On Thursday, Leigh-Ann and I traveled out of town to officiate a wedding. While traveling through the extremely hectic airport in Atlanta, we found ourselves in a long line with several passengers. Each one had good reason to be frustrated and one by one shared their standby stories.
There was one passenger who was different than the average…she was empathetic to the airline employees and passengers. She already had experienced the disappointment of being left at the airport while a full flight took off…and her future was packed with more overbooked flights.
After the boarding door slammed shut, I overheard her helping a particularly frustrated fellow passenger while I took off for my flight at a different gate (Leigh Ann and I were booked on separate flights for this leg…long story).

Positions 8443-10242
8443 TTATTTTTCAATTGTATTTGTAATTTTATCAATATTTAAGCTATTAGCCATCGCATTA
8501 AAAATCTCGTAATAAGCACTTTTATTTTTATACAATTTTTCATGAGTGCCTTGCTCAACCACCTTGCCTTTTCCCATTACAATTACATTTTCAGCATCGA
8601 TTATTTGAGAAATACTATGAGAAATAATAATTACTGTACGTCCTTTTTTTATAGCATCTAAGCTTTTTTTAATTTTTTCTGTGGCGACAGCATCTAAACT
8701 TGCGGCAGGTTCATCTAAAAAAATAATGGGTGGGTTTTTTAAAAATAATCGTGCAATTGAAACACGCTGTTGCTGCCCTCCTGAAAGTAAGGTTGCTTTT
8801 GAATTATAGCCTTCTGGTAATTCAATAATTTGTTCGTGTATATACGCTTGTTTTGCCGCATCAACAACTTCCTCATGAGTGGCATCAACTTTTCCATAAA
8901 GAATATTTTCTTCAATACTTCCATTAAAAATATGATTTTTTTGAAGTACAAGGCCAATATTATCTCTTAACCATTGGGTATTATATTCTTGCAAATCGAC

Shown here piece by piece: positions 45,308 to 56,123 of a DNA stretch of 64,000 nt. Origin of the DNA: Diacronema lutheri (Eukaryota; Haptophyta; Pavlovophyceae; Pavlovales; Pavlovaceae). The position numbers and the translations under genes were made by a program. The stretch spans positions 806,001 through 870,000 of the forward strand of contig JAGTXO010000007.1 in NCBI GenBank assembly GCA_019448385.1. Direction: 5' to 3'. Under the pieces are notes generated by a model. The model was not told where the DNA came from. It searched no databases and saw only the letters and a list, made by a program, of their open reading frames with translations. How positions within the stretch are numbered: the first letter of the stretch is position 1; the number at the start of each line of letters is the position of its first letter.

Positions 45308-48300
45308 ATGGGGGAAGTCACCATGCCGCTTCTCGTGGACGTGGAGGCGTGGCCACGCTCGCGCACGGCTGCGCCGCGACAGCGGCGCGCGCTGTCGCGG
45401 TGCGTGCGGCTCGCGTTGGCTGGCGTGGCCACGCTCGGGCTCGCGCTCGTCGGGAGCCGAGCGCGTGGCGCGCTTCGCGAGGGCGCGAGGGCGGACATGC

I arrived at my departure gate, and was almost trampled by rude passengers while in line to board…and then I noticed this angel of a passenger holding the baby of a mom traveling alone.
At a time when most people were grumbling about poor service and missed expectations, she was positive and super-upbeat…and helping out complete strangers.
I had noticed her Tar Heals jacket and on a whim Googled NC Tar Heels Women’s Basketball Coaching Staff and immediately recognized the angel passenger, Tracey Williams -Johnson.
While reading her impressive bio, I couldn’t help but conclude that her most impressive accomplishment in my mind is how she treats people…especially strangers.
There is no doubt that the girls who play for her and her fellow coaches are very fortunate. However, one doesn’t need to be a D-1 Basketball coach to make a difference. It all starts with one act of kindness fueled by the Gospel of Jesus.
If you would like more encouragement about making a difference fueled by the Gospel of Jesus, I hope you can attend the service at 10:45am tomorrow at New Life CityChurch. One of our elders, Mike Chirveno will bring the sermon from Romans 13:8-10. I am confident there will be much to learn about the Gospel and the impact it can make in everyday situations…even in airports.